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Military Award Winners: The Victoria Cross.
The Victoria Cross is the award given for '' acts of conspicuous courage and bravery under circumstances of extreme danger '' It is the highest British military award for gallantry. This award is given rarely and recipients are held in the highest regard. The medal is open to all ranks and colonial forces; it was extended to the Indian Army in 1911.
The medal is made of Bronze, it is a tradition that the metal used is taken from Russian guns which were captured at Sebastopol circa 1854. The Bronze is also chemically darkened. The front of the medal bears the royal crest which is a lion over a crown. Below the crest the words '' for valour '' are inscribed. Originally the words '' for the brave '' were to be used. This was changed on the recommendation of Queen Victoria, as it might imply that not all men in battle were brave. The reverse of the medal bears a plain roundel, onto which would be inscribed the date of the action for which the medal is awarded. The medal is suspended below a laurelled bar attached to a red ribbon. On the rear of the bar is inscribed; name, number, rank and unit. The award was originally instituted in January 1856. Originally the ribbon was dark blue for the Navy and Royal Marines and dark red for the Army. The ribbon was standardised as dark red for all the services in 1918. The first awards were announced in February 1857. The first Victoria Cross was awarded to Lieutenant Charles Lucas of HMS Hecla, this was for gallantry in the Baltic in 1854. The award is given with a citation and offers a small pension to the recipient.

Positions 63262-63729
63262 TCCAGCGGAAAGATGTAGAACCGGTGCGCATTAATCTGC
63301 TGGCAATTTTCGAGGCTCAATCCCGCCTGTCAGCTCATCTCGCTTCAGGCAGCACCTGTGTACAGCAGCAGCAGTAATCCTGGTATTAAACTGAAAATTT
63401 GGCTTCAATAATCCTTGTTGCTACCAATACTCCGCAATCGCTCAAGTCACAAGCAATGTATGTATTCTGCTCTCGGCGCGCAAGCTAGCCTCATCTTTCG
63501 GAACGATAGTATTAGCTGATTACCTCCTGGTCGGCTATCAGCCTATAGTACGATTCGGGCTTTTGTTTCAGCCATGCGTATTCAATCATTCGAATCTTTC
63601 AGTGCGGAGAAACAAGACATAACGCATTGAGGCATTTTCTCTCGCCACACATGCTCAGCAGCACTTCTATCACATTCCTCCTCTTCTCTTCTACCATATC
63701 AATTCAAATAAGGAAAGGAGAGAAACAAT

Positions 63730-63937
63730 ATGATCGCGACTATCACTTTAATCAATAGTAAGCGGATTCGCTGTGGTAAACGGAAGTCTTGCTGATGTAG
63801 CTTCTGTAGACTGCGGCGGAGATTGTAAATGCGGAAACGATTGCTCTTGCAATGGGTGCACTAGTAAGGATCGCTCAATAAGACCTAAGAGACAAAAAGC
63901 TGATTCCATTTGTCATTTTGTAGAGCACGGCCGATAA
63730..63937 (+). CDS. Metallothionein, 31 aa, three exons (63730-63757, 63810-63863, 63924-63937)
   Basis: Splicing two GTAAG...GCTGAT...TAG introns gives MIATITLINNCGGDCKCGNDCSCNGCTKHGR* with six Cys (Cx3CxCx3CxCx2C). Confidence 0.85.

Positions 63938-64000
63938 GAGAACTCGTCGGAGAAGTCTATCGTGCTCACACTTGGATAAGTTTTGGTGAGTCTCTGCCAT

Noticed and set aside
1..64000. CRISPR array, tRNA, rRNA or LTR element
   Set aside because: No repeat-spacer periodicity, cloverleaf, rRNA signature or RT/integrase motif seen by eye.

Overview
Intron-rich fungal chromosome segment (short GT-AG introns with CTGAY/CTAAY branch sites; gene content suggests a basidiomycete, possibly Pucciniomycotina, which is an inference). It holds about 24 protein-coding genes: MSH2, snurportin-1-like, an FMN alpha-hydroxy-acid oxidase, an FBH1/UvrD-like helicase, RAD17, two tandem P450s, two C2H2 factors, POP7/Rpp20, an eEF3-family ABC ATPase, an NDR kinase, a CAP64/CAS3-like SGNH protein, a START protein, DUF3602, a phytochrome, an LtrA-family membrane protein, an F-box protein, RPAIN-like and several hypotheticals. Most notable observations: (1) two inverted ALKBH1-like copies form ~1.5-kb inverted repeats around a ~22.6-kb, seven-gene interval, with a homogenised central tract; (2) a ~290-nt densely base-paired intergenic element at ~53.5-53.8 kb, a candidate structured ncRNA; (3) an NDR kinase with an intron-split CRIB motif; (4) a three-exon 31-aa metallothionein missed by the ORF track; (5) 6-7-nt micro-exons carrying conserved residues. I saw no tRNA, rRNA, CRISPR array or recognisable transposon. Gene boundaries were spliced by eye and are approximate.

In order of Merit.
Medals are always worn from left to right ( as viewed ) therefore the Victoria Cross would be the first medal on the left, followed by other gallantry medals and campaign medals in date order. Jubilee and coronation awards would be next, followed by long service medals.
It is a myth.
There is a myth that all ranks must salute a bearer of the Victoria Cross. There is no official requirement for this whatsoever. However, by tradition the chiefs of staff and other officers, will often salute a private who holds the Victoria Cross 'VC' or the George Cross 'GC' which is awarded for gallantry when not under fire.
A few statistics.
628 VCs were awarded during the first world war more than in any other conflict. The largest number of VCs awarded in a single day was twenty-four this was on the 16 November 1857, at the siege of Lucknow during the Indian Mutiny. One of the recipients was Able Seaman William Hall, a Canadian who was the first black man to receive the award.
The Victoria Cross.
Victoria and George Cross.
© 2012 Graham Lee